Searching for online sources of geospatial data that you need to help answer a research question can be daunting without a well formed plan for using the data. Will it be used to make a map with GIS software? If so, what level of spatial generalization is acceptable? Will it be used for spatial analysis? What is the project study area and what extent will the data need to cover? How do you plan to develop your symbology and what attribute information will your symbol styles be based on? What organizations or agencies are likely to have the data? Of those potential sources, are some more reliable than others?
This guide is intended to help you find the geospatial you might need to carry out a research project or to create a map. While we are fortunate that the advent of the internet and switch to digital record keeping among cities, counties, government agencies, companies, and organizations has made it much easier for these entities to share their data with the public than ever before, most do so through their own organization specific data portal. This has led to a proliferation of data portals, that utilize a variety of different user interfaces and all of which have a different selection of datasets. This multitude of portals to browse can make it difficult to find all of the relevant data you might be interested in for a particular area.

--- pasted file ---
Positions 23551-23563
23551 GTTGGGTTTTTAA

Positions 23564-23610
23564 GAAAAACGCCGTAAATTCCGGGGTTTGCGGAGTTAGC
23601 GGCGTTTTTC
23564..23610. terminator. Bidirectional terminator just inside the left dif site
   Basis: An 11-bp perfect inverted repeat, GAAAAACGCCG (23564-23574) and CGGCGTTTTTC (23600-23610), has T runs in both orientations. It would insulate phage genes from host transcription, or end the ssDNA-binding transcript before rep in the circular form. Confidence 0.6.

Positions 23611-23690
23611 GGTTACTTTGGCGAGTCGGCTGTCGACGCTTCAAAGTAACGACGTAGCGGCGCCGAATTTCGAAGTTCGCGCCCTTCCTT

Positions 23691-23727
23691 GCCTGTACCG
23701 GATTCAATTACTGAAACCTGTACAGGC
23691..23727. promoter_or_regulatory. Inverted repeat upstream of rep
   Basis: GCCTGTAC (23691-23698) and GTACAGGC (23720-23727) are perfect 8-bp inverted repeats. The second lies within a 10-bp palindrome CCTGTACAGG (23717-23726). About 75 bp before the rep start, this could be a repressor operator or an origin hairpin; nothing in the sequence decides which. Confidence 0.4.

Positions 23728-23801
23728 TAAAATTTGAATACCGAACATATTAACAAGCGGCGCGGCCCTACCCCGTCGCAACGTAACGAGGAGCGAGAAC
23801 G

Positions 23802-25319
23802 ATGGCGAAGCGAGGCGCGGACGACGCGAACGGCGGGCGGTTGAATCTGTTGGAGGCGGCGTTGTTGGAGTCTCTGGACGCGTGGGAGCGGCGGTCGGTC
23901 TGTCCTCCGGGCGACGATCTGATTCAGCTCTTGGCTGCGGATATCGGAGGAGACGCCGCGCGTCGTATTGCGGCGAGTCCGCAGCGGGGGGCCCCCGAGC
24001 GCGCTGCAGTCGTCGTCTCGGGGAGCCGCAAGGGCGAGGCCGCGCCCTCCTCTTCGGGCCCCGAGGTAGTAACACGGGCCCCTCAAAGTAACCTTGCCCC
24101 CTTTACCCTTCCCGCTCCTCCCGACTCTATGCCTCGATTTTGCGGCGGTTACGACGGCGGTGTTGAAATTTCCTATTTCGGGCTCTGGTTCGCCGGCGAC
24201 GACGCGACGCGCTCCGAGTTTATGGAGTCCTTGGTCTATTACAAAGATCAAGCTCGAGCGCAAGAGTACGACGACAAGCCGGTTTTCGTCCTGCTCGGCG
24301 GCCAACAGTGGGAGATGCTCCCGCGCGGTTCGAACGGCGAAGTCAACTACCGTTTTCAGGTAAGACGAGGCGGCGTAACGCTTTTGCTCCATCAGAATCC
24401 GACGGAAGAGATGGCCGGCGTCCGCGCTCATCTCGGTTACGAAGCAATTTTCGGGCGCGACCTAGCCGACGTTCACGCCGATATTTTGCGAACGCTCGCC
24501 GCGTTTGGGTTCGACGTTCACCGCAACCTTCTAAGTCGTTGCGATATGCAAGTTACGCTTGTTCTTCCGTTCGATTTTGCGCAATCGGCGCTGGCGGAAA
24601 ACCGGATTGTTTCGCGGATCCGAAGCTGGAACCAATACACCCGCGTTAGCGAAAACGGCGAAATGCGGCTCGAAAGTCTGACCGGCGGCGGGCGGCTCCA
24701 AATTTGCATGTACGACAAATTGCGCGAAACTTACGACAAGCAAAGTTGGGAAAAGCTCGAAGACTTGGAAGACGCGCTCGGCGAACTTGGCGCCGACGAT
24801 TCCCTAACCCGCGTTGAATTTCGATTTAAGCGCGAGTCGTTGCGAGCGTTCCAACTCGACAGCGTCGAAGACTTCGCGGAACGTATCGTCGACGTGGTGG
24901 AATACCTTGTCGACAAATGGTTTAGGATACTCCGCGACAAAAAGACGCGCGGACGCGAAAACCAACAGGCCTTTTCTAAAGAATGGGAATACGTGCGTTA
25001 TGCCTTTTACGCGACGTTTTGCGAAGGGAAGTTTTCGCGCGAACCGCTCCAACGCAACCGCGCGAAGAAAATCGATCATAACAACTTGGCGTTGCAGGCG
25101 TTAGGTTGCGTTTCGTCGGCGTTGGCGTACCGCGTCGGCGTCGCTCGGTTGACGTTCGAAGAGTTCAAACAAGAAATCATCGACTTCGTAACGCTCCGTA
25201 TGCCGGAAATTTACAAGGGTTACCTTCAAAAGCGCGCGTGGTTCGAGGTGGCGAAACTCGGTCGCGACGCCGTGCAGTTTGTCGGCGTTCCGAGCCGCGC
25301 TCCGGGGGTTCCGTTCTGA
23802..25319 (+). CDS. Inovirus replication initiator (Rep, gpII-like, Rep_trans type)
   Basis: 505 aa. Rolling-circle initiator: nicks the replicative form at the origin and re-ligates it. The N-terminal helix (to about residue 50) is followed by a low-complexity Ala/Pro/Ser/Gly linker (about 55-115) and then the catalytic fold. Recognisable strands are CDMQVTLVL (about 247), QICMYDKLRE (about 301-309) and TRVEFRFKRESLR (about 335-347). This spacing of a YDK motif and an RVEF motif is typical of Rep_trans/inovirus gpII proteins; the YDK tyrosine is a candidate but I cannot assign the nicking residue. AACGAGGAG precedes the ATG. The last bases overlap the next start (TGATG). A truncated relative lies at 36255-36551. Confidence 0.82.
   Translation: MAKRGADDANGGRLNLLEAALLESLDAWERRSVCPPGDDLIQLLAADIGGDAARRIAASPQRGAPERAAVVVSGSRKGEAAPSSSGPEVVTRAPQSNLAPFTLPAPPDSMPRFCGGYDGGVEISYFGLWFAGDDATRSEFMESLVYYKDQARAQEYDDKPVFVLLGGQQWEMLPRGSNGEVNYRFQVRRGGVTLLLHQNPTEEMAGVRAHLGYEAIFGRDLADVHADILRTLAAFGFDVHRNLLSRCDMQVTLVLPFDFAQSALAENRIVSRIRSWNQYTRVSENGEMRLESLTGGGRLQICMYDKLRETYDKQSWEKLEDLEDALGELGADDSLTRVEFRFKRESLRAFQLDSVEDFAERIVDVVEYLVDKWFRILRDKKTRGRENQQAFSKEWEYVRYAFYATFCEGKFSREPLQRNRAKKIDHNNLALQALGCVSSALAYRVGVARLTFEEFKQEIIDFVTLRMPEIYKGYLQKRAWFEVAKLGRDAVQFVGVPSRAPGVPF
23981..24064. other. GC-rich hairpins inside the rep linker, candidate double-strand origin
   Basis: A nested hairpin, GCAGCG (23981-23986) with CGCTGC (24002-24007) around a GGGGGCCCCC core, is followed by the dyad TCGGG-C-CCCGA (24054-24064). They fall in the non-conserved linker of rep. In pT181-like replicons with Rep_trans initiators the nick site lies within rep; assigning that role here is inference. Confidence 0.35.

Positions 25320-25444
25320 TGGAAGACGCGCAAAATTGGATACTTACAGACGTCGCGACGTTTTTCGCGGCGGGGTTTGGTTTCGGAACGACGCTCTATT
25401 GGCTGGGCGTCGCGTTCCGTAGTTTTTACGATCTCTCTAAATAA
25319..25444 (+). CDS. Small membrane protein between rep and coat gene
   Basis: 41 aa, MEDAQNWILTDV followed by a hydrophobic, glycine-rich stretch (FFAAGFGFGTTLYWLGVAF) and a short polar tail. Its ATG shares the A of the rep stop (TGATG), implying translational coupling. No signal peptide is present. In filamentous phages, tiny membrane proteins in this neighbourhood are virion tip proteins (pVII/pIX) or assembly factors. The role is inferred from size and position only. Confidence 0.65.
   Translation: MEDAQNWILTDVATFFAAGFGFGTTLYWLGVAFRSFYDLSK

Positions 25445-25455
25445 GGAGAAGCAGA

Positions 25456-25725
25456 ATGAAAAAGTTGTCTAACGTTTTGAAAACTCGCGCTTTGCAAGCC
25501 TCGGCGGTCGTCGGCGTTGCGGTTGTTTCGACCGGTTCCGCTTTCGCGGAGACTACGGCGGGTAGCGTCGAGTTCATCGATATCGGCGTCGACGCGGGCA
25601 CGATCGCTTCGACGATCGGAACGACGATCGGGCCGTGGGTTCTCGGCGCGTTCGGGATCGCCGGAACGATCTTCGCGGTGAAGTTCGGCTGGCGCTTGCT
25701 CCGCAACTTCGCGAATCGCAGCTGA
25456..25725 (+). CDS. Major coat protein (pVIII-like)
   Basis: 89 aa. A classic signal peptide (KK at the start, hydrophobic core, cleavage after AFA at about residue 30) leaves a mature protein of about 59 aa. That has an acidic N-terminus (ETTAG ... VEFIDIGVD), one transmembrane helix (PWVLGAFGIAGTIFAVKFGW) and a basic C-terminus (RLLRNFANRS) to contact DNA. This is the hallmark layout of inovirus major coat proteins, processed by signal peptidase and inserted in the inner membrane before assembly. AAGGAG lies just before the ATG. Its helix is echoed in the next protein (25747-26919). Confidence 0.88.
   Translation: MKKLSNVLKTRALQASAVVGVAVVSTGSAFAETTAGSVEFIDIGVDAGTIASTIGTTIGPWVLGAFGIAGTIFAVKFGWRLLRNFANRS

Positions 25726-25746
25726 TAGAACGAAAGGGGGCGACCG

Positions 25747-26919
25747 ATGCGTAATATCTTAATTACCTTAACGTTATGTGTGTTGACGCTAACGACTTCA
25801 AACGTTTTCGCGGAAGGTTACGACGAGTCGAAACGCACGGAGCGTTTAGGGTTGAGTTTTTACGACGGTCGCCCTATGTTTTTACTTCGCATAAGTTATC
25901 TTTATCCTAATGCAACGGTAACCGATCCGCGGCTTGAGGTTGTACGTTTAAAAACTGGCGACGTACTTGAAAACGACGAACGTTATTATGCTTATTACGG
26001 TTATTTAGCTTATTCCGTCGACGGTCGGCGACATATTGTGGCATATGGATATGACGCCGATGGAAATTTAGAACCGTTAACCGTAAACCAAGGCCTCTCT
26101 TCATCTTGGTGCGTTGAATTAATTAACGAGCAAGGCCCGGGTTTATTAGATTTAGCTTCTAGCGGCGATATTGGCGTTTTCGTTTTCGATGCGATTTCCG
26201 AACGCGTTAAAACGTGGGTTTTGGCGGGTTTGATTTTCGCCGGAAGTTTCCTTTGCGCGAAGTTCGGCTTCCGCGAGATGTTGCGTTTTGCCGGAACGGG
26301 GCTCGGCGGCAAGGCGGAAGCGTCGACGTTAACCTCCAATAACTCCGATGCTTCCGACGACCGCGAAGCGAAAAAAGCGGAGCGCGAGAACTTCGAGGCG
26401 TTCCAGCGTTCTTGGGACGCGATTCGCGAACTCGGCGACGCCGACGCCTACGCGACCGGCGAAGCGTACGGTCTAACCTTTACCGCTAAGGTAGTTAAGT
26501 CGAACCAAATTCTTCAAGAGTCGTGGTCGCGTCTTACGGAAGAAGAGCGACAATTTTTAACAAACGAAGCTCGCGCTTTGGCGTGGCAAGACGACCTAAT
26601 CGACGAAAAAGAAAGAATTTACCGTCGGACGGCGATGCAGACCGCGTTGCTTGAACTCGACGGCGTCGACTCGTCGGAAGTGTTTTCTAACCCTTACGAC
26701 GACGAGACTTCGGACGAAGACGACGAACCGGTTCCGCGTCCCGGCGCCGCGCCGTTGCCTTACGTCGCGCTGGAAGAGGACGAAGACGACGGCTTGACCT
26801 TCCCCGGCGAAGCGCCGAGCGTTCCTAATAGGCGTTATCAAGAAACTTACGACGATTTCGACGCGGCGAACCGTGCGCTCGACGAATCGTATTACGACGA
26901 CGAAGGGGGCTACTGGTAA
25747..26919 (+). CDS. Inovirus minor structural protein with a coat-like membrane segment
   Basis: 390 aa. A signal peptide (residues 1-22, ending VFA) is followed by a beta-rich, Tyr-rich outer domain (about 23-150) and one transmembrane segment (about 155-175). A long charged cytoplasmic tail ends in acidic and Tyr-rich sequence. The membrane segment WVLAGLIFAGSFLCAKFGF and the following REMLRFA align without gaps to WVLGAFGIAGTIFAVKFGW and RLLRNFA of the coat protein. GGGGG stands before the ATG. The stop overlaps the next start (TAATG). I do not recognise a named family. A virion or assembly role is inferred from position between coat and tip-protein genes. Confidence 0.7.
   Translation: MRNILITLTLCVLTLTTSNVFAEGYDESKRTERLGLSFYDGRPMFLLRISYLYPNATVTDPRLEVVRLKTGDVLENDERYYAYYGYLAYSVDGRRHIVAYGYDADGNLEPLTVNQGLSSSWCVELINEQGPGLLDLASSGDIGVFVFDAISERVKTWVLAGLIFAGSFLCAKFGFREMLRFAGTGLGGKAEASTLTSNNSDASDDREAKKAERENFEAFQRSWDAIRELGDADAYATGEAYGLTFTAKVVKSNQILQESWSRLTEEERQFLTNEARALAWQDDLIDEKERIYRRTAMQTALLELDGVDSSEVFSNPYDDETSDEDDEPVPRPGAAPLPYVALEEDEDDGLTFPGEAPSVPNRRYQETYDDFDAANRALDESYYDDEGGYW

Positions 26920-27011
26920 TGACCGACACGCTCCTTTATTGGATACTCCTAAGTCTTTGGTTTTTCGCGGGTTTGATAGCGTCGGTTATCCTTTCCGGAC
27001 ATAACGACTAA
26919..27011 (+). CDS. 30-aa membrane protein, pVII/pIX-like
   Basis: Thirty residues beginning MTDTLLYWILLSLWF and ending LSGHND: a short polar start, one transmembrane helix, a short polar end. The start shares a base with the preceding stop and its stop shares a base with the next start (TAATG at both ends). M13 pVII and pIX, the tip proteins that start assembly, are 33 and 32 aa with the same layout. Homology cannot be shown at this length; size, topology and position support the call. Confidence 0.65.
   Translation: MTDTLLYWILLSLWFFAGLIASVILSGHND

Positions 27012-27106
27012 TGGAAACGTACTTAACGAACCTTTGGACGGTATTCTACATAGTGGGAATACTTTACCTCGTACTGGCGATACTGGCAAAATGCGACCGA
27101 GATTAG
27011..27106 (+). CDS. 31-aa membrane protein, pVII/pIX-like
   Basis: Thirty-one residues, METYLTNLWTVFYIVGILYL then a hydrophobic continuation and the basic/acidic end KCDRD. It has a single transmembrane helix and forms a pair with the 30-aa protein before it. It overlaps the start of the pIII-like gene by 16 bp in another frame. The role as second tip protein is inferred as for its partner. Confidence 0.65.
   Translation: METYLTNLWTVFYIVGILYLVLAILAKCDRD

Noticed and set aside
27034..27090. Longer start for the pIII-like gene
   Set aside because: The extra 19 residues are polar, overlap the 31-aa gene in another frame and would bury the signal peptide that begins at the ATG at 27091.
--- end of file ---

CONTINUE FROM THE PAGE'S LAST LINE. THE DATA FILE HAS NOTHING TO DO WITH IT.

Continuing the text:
The best way to browse for data is to look through a list of data portals that may offer relevant information. Unfortunately, maintaining an up-to-date and comprehensive list of the thousands of data portals being managed by governments, companies, and organizations all over the world can be extremely challenging due to the constant public release of new portals and changes in URLs to existing portals. Consequently, this guide provides links to the best lists of open data portals on the internet rather than attempting to recreate the work that others are already doing so well. The data portal lists provided by this guide are the best available on the internet, but that does not mean that they are perfect. In order to make sure UT students, faculty, and staff are able to find data for the Austin area and Texas more broadly, this guide provides a highly detailed list of local and state data portals. It also provides recommendations for using search engines like Google, Bing, or Duck Duck Go to search for geospatial data as that can in some cases be easier than looking through open data portals. This is particularly true, if you are not sure which organization might have the data you are looking for or if you are just interested in finding one very specific dataset quickly rather than browsing for it in data portals that may also have other relevant data
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